One day, Warren Ellis thought to himself that comic books were, comparably, a pretty expensive hobby. Spend the same amount of money on a movie or book, and not only would you be entertained for a longer period of time, but you'd get a whole story arc, to boot.
Fell is a Police Procedural centering around a detective who transfers to the slum-like Snowtown, a so-called "feral city" - largely lacking an organized government providing such things as running water or child protection services, populated by drug dealers, murderers, psychopaths, man-eating packs of de-domesticated dogs and one crazy nun. There, he must deal with a Crapsack World of Black-and-Gray Morality.
Templesmith's murky and unsettling art lends a complementary mood to the Darker and Edgier comic. However, Detective Fell is not an Anti-Hero, nor does he fail to gain the reader's sympathy. The dark themes in the comic tend to be less epic and more subdued.
Fan reaction to Fell has been largely positive, not in the least due to an appreciation of Ellis' desire to keep prices down but still deliver a complete story with good art, and not resorting to cliffhangers or slow pacing to increase profits.
This comic book series provides examples of:
- Arc Words: Arc symbol, which is a protection symbol that is burned onto Richard Fell's neck in the first issue and seen scrawled on structures across Snowtown.
- Autopsy Snack Time: In one scene, the coroner of Snowtown eats his sandwich above a cadaver. One of the sandwich's tomatoes falls onto - no, strike that - into the cadaver. Fell threatens to shoot the coroner if he picks it back up and eats it anyway; this doesn't stop him.
- Crapsack World: Snowtown is an incredibly grim place. Somehow, Fell doesn't let that get to him.
- Dissonant Serenity: The suicide bomber, at least initially.I find the internet very exciting.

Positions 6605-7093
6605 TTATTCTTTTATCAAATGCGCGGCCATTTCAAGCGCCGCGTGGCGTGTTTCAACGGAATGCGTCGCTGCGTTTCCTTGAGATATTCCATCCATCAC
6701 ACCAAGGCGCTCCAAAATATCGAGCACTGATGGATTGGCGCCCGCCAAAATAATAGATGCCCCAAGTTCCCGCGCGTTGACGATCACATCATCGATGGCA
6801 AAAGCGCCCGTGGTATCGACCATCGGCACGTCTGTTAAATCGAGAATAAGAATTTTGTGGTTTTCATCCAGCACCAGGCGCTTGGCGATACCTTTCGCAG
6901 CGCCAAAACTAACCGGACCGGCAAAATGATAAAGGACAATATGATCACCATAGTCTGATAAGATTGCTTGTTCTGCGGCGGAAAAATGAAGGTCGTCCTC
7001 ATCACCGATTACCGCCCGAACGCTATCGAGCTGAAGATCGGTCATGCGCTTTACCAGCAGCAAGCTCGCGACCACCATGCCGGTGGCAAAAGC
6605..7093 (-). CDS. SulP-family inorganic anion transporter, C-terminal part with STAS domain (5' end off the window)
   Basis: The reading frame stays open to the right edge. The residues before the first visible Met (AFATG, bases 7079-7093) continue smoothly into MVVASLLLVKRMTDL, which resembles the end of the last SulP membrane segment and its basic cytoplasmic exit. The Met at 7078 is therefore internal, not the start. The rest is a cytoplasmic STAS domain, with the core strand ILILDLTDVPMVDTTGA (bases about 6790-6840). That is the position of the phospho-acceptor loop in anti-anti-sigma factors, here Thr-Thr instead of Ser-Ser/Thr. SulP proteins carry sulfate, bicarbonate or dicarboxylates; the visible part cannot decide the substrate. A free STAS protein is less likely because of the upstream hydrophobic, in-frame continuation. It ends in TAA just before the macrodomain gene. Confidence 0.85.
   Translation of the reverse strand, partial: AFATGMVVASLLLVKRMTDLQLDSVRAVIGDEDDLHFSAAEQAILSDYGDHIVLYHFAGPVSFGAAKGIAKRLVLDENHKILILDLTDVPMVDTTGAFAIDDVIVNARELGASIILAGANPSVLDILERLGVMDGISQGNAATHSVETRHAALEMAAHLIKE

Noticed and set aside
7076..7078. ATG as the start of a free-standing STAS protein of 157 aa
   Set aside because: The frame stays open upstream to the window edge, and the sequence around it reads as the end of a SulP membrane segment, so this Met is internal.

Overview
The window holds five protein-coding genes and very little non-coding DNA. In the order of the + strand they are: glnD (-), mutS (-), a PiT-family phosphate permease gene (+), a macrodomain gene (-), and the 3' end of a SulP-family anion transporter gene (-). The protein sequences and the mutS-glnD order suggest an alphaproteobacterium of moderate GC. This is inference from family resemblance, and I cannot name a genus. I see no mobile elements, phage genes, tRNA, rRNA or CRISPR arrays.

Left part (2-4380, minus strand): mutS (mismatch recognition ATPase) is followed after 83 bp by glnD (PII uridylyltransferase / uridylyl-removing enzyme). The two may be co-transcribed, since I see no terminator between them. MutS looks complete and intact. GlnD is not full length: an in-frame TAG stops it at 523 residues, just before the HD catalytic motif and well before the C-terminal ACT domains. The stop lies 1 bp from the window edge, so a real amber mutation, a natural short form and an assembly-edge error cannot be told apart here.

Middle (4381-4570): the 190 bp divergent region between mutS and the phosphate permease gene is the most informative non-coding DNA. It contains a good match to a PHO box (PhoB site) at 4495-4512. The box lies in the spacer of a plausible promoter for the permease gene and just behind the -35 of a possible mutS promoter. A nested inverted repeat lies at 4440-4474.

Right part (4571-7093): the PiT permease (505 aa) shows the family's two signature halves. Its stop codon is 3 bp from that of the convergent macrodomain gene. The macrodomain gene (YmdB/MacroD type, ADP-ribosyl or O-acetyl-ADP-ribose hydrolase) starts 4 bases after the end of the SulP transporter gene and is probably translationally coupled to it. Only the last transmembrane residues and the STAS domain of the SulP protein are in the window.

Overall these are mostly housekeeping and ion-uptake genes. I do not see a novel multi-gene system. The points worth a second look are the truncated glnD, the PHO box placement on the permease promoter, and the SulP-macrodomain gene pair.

- Framing the Guilty Party: Issue #4 has a particularly notable case. Fell sees his first "floater" - an extremely obvious homicide that's spent ten days rotting in the water - and is forced to admit it's hopeless; all trace evidence is long gone, all distinguishing features have rotted away - there isn't even any I.D. All there is is the blunt trauma injury - the coroner narrows it down to "something round and hard like a length of pipe." Thus, when he's walking the docks and sees a mugging in progress, he throws the mugger a boat hook and dares him to kill him, so he can kill the mugger in self-defense. The victim agrees to say the mugger attacked him with the boat hook. Fell then delivers the page quote; he may not get that specific murderer, but he's going to catch every one he can.
- Improbable Weapon User: Detective Fell shot a man who was in the process of filling a grocery store's produce with sharp objects. "It was self defense. He was armed, after all, with Death Bananas."
- Klatchian Coffee: The "Death Coffee" from Mr. Yang the Food Pervert. "He melts a Hershey Bar into a pot of filter coffee, pours a 16oz and then drops a depth-charge of espresso on it. And maybe crystal meth. I don't know what feels worse: having one Death Coffee per day, or skipping it."
- Noodle Incident: How did Fell get himself sent to Snowtown?
- Also, Helen alludes to the fact that at her new post in Snowtown, no one knows about "that time with the axe", a story Fell seems to enjoy telling, but sadly we don't get to see it.
- Oddly Small Organization: For all the crime in Snow City, the police force has only four and a half detectives (the half is one detective without legs).
- Story Arc: Though each issue is self-contained, there are continuing elements, including the mystery of why Richard was transferred.
- Unsound Effect: Fell for some reason likes to say the words "retch" and "puke" when engaging in said activities.
- Vomiting Cop: Not from the crime scene itself, but from when the coroner, who's eating a tomato, accidentally drops it in the victim, then takes it out and eats it anyway.
- Wretched Hive: If you've read up to this point, do you need to ask?.